The America Bowl: Presidents vs. the Super Bowls

The America Bowl pulls together all of my favorite ways of wasting time.

So says Don Steinberg, creator of the online America Bowl showdown between the U.S. Presidents and the Super Bowls.   I read about Steinberg’s web site in a recent issue of The New Yorker and had to check it out.

This all began as Steinberg was thinking about Barack Obama, the nation’s 44th president, and he wondered about the connections with other famous 44s – like Hank Aaron who wore the number for the Atlanta Braves.

Steinberg soon realized there was a football echo, too – that the 2010 Super Bowl…would be the forty-fourth, or, rather, the XLIVth.  This alignment, like the Rapture, will happen only once.

So a web site – complete with logo featuring a pony-tailed George Washington going head-to-head with a football helmet – was born over Thanksgiving.  The idea is to pit each President against his corresponding Super Bowl.  Presidents are judged on their accomplishments; Super Bowls on their competitiveness.

If you remember anything about the founding fathers and the early Super Bowls, you just know that the Presidents took an early lead.  But you’ll no doubt remember that string of Presidents that led us up to the Civil War, so the games bounced back.

One thing you’ll notice, as you peruse the matchups, is that this country has had to endure a parade of unexceptional chief executives and championship football games.  The Super Bowl, few will disagree, is a bloated, overhyped spectacle, and, more often than not, an anti-climax; this may also be true of the Presidency.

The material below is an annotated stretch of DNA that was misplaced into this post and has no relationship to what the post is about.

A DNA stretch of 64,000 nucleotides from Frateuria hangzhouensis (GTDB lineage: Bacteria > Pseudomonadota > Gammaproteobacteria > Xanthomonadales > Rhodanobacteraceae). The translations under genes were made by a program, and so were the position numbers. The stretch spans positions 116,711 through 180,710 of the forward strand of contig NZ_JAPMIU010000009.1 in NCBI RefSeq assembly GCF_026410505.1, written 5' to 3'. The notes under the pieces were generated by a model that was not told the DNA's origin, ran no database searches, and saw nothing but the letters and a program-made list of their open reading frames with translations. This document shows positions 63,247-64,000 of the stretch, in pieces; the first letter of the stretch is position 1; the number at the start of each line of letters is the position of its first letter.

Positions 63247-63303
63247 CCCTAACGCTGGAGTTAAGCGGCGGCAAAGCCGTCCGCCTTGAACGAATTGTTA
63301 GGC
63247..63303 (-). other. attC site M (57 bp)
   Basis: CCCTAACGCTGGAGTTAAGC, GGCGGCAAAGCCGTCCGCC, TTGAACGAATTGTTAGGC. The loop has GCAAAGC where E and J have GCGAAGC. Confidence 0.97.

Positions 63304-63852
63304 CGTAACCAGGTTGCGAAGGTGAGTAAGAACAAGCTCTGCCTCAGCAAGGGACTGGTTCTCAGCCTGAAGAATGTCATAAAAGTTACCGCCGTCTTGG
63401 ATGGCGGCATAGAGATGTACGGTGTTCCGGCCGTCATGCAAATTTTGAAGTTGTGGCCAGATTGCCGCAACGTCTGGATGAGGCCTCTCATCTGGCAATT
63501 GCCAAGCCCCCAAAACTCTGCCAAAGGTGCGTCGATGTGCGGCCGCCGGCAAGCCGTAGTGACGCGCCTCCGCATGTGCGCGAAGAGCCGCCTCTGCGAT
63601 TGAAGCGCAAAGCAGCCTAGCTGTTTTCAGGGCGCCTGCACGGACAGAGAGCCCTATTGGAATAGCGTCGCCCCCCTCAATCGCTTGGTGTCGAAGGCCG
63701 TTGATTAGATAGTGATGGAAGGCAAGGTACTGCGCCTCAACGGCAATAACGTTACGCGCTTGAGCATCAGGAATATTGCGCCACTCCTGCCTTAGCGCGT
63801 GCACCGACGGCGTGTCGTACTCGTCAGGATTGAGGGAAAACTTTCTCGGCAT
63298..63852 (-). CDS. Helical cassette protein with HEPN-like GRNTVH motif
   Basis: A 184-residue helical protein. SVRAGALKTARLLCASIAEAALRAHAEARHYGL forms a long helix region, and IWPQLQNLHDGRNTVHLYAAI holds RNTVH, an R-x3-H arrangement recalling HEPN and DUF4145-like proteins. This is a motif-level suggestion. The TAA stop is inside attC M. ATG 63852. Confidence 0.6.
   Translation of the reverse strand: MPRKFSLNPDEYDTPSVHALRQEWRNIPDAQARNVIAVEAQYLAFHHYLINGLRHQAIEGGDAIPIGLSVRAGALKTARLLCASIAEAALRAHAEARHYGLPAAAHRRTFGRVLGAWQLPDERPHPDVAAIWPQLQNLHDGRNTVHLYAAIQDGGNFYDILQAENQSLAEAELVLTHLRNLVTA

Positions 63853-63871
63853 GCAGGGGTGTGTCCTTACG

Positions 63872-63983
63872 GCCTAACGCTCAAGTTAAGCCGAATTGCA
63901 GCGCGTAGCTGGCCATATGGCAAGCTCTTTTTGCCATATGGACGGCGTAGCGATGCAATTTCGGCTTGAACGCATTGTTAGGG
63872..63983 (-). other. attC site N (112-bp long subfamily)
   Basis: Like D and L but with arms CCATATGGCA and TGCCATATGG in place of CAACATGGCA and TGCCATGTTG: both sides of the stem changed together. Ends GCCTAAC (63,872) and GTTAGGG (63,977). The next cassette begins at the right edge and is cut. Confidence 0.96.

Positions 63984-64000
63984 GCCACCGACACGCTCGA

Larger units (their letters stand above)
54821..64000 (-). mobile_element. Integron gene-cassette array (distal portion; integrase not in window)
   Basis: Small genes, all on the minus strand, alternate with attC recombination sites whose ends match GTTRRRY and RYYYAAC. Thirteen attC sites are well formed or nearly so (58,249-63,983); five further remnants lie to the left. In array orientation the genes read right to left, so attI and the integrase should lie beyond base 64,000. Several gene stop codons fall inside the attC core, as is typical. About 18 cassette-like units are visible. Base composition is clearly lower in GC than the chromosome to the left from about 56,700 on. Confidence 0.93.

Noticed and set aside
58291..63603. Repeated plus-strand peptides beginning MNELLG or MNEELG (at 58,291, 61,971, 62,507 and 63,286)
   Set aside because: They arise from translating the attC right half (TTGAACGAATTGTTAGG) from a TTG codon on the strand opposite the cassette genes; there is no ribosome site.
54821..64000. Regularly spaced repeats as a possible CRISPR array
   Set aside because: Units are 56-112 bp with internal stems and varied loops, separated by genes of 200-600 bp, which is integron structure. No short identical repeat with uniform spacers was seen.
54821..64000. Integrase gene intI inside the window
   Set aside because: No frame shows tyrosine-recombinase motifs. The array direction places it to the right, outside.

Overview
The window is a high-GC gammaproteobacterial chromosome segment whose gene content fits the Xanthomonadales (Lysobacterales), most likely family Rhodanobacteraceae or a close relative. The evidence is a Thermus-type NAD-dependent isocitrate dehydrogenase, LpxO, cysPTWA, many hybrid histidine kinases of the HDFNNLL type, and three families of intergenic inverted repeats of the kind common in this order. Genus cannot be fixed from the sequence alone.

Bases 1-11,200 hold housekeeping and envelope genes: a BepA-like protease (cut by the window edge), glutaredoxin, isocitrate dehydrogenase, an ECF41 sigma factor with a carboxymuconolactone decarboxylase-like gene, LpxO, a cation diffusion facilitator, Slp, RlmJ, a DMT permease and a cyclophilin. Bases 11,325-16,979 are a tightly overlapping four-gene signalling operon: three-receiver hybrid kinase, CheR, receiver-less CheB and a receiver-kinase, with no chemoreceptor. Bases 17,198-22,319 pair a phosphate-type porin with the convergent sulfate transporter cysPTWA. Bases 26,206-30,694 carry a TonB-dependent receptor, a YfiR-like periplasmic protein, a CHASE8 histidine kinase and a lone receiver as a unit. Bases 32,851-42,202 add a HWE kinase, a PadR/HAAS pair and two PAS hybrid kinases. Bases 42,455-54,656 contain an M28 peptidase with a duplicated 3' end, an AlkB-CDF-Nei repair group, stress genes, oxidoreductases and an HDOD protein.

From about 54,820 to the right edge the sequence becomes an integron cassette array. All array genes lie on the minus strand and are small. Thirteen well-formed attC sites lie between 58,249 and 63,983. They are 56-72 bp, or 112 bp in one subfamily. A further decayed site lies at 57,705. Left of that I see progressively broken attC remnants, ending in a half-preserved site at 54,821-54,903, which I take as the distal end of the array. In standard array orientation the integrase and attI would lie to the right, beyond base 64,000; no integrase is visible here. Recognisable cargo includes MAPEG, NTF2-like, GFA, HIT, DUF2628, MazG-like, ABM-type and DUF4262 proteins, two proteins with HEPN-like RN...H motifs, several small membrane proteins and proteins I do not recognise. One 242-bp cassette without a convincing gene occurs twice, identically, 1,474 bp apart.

Today, as we enter Super Bowl weekend, we’re at game 41:  George H.W. Bush vs. the Colts/Bears in 2007.  Steinberg makes some telling remarks about dynasties in both politics and football.  Prescott Bush made it to the Senate, but he had to wait for a son and grandson to became President.  Archie Manning was a great quarterback for the Saints, but it took Peyton and Eli to win championships.  Steinberg gives this battle to the Super Bowls, and they lead by a 21-20 margin with three to go.

There are little gems throughout.  Super Bowl 37 (when the Tampa Bay Buccaneers, for crying out loud, were champs) top Richard Nixon because they avoided scandal.  Super Bowl 3 vs. Thomas Jefferson was an epic, but Steinberg eventually awards it to TJ over Broadway Joe.  It isn’t until Super Bowl 4, when the Chiefs top the Vikings and go up against James Madison, that the Super Bowls finally get a win.  What, you may ask: How does the Father of the Constitution lose, even to Hank Stram and his boys “matriculating the ball down the field”?  Well, Steinberg limits accomplishments to the time these men were actually Presidents, and Madison had that unfortunate thing with the White House being burned by the British against his record.

So, if you want a laugh on Super Bowl weekend head over to The America Bowl and see how your history and sports knowledge hold up.

More to come…

DJB

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